Law enforcement and emergency services are showing increasing interest in the Ford Mustang Mach-E as fleet vehicles in an effort to cut back on carbon emissions. As Ford Authority previously detailed, the electric crossover was the first EV to pass Michigan State Police tests, and was spotted in use by the FBI for day-to-day operations. It’s also been used to help train ambulance drivers in the Netherlands as they learn to navigate traffic. Now, a fleet of converted Mustang Mach-E models have joined the London Ambulance Service for rescue operations.
In total, 42 Ford Mustang Mach-E ambulances were added to the London fleet, and each were converted to accommodate patient transport and paramedic services. Their rear seats were removed to make space for a custom load-carrying system, which proved to be a challenge as keeping the vehicles lightweight was of utmost importance. Ford elected to use plastics to keep weight off the chassis with plastics welded seams instead of glue.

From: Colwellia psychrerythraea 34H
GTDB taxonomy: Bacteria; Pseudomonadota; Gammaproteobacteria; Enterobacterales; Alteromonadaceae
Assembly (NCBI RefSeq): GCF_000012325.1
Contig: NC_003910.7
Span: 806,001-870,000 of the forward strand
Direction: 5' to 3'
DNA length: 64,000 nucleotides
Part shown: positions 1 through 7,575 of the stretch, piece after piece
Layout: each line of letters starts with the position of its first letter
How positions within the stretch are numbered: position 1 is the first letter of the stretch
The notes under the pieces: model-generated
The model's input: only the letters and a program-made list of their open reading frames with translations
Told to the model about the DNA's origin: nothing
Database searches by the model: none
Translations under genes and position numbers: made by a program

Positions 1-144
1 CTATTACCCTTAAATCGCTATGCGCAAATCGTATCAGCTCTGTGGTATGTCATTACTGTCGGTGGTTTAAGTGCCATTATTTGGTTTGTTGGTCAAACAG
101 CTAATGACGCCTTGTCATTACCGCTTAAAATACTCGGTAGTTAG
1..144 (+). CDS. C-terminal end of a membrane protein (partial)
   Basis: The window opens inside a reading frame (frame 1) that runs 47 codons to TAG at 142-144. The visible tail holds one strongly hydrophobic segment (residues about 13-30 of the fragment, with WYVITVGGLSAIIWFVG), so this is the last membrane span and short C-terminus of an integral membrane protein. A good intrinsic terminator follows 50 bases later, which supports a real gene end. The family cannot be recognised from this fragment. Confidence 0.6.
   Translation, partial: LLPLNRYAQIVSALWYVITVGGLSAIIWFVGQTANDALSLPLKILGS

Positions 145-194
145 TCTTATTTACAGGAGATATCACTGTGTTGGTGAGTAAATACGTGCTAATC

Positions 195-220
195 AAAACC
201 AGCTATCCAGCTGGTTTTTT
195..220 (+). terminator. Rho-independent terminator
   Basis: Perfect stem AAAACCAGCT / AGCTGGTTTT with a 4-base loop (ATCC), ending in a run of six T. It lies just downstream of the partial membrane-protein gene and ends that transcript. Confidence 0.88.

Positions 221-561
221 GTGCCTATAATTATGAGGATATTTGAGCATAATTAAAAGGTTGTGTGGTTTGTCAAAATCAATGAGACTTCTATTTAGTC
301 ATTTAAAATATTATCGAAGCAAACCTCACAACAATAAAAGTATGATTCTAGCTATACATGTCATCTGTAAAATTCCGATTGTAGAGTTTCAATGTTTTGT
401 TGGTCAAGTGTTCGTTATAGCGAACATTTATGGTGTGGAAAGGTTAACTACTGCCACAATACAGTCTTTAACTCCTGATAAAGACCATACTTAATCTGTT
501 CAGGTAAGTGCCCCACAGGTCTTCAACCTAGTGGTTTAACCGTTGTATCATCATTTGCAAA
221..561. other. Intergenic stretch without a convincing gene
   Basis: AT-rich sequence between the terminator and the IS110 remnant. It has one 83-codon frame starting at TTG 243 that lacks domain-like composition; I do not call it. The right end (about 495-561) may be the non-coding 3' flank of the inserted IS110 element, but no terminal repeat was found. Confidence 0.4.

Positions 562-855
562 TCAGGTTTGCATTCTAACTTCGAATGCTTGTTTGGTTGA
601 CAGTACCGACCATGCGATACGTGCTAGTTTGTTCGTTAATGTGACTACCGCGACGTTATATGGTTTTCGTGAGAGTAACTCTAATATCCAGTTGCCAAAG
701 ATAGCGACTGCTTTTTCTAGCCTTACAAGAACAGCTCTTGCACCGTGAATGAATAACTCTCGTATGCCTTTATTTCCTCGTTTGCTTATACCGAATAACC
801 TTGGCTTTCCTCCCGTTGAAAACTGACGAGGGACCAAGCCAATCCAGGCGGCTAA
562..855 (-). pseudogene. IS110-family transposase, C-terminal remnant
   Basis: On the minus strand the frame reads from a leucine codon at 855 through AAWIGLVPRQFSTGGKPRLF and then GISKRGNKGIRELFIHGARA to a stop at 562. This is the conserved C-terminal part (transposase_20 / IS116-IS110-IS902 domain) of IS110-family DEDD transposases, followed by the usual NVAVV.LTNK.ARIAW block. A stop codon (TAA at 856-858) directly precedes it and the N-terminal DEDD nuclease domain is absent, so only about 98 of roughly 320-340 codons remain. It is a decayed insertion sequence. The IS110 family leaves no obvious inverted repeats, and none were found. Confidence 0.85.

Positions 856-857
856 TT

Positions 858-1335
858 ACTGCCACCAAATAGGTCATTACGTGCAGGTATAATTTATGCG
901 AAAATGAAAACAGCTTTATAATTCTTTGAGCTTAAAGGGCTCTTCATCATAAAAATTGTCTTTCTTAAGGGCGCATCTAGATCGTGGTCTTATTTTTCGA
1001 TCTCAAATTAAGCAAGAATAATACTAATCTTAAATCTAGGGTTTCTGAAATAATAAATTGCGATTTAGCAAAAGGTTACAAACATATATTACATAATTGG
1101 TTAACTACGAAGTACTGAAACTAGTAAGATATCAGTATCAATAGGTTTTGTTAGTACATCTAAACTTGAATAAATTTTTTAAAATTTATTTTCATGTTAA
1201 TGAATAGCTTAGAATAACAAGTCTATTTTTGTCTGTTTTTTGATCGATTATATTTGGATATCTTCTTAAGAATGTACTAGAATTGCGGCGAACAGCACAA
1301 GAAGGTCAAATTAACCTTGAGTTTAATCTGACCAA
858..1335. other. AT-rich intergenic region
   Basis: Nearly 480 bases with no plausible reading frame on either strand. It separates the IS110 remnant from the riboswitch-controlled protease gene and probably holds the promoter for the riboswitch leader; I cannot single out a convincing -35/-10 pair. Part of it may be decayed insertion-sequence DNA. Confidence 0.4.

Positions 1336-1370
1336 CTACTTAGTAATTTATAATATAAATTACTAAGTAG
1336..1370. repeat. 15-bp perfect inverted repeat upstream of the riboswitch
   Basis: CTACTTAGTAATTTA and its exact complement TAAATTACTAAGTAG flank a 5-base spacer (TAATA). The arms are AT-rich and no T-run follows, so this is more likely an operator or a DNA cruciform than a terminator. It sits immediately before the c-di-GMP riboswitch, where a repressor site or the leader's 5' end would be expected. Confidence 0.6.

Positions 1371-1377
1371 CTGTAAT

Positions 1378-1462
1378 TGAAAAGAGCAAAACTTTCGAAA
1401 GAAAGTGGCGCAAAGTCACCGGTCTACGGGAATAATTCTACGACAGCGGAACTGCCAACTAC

Every Mustang Mach-E features LED lighting, which in turn draws less power from the battery. Additionally, the electronics in each ambulance are operated off a battery that is separate from the drive battery, which is stored in the rear of the vehicle. The Mustang Mach-E ambulance’s charge can also be easily checked at any time using a smartphone app.
“We have 150 cars, so this replaces nearly a third of the fleet in one go,” said Rob Macintosh, London Ambulance Service NHS Trust head of fleet. “(The Mustang Mach-E ambulances) will replace our non ULEZ-compliant cars. As a health care provider, we want to lead the way in reducing our carbon footprint, getting to zero tailpipe emissions as quickly as possible.”